Why gays great till they gotta be great?
By Buddy Early, February 2020 Issue.
month a coworker made a racist comment to me.
almost referred to it here as a joke, but although he intended it to illicit
laughter it certainly wasn’t funny. He knew it was inappropriate, as evidenced
by the way he leaned in and said it rather quietly. Aside from being completely
disgusted that he would assume I’m fine hearing racist “jokes,” I’m equally
disappointed in myself for tolerating it. You see, while I gave him an
unmistakable disapproving look, I let loose a tiny chuckle.
have always – and especially since 2016 – touted myself as a person who will
call out racists and racism whenever I encounter them or it. So why, in this scenario, did I make a split-second
decision to let it slide and offer tacit approval of his comment? Perhaps it
was because up until this moment I really liked this coworker; I was hurt when
I found out the kind of person he is. Maybe I just wasn’t in the mood for such
a confrontation at this particular time.
best I can do is promise myself that the next time I won’t let this opportunity
pass. I have forgiven myself. But what has been weighing on my mind more that
my cowardice is this coworker’s comfortability with telling me a racist
joke. This person knows I’m gay, and he
knows that … well, that’s all someone really needs to know in order to assume I
am not cool with bigotry.
not naïve; I know that gay people do not all share the same politics and
values. I know our community includes liberals, moderates and conservatives.
Many of us care about our fellow humans … and some others are current members
of the Republican Party. (I couldn’t resist.) But if there are things we all should
be on the same page regarding, it’s bigotry and bias in all forms.
been an out gay man for almost 25 years now and, if I do say so myself, have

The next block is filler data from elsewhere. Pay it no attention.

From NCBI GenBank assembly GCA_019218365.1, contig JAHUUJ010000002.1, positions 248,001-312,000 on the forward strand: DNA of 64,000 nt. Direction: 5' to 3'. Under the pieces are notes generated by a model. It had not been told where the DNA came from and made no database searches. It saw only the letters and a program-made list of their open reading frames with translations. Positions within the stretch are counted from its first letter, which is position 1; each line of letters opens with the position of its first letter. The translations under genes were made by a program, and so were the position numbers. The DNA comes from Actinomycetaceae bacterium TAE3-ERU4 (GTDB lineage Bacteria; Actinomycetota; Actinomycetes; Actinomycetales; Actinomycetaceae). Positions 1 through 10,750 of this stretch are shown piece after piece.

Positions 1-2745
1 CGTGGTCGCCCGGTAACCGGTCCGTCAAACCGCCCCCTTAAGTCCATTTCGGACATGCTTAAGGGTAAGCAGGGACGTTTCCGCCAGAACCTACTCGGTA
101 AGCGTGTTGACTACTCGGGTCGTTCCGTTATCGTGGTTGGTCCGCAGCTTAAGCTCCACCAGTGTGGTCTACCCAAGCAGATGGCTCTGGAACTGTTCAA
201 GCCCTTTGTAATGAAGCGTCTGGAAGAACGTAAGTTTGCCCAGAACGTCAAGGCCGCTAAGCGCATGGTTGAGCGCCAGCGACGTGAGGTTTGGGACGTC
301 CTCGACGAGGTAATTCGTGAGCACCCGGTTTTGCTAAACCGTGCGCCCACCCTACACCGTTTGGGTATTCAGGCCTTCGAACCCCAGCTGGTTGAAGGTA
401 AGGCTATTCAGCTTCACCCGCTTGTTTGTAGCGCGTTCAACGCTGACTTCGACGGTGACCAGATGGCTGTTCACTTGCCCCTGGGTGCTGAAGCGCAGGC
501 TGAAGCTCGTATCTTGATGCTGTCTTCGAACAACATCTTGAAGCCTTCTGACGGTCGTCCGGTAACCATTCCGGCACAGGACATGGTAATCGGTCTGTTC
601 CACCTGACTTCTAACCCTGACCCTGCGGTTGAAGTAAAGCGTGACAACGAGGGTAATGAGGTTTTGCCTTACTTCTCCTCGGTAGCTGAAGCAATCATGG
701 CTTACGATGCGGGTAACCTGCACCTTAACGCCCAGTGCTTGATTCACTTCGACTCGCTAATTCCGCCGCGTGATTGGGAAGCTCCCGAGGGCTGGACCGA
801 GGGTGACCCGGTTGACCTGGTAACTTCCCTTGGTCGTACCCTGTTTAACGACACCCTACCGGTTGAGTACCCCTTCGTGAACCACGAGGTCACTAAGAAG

been an active, contributing, well-connected member of this community. During
that time, I have, unfortunately, witnessed deplorable behavior from gay men
and lesbians. I’ve seen people of color excluded, derided, and segregated. I’ve
witnessed both blatant and subtle displays of racism in some of our community’s
watering holes. And I’ve overheard more racial slurs and “jokes” like the one my
coworker told than I care to remember.
shameful and embarrassing for our community.
are a good number of gay men and women who would be outraged the second
marriage equality is put on the chopping block, adoption rights for gay couples
threatened, or employment discrimination codified. On those occasions they leap
into action as Super Social Justice Warrior. But that’s where it stops for
them. They’re peculiarly quiet when the topic is black men being stopped by
police for no reason — and then shot by police for no reason. They remain
silent when Hispanic parents are separated from their young children at border
camps. They keep their mouths shut when a Muslim individual is escorted off a
plane because one of the passengers got scared.
two queens get bad service at a restaurant and there is hell to pay!
of this is what went through my head after I tolerated my coworker’s racist
comment. I kept thinking “How could this
person not know that I don’t approve of that?” I wanted to return to him and
say “You know I’m gay, right? So why did you feel comfortable saying something
racist in front of me?”
after a bit of contemplation I realized: he didn’t assume I’m anti-racism because
there are plenty of racist gay people.
I can fault him for his racism, but I can’t fault him for his assumption
about me – or lack of assumption. That fault lies with my community. He told me
his lame racist joke because he figured, gay or not, I was a good old American
racist like him.
January, I celebrated two decades of being a writer for this magazine. I’ve
witnessed a lot of wonderful things; gay people have won our equal rights and
protections in almost every arena. My wish for this next decade is that we
understand that other communities’ existence is being threatened in numerous
ways. My wish is that our racist coworkers will automatically know we are a
people who are not racist. I think it should be a given.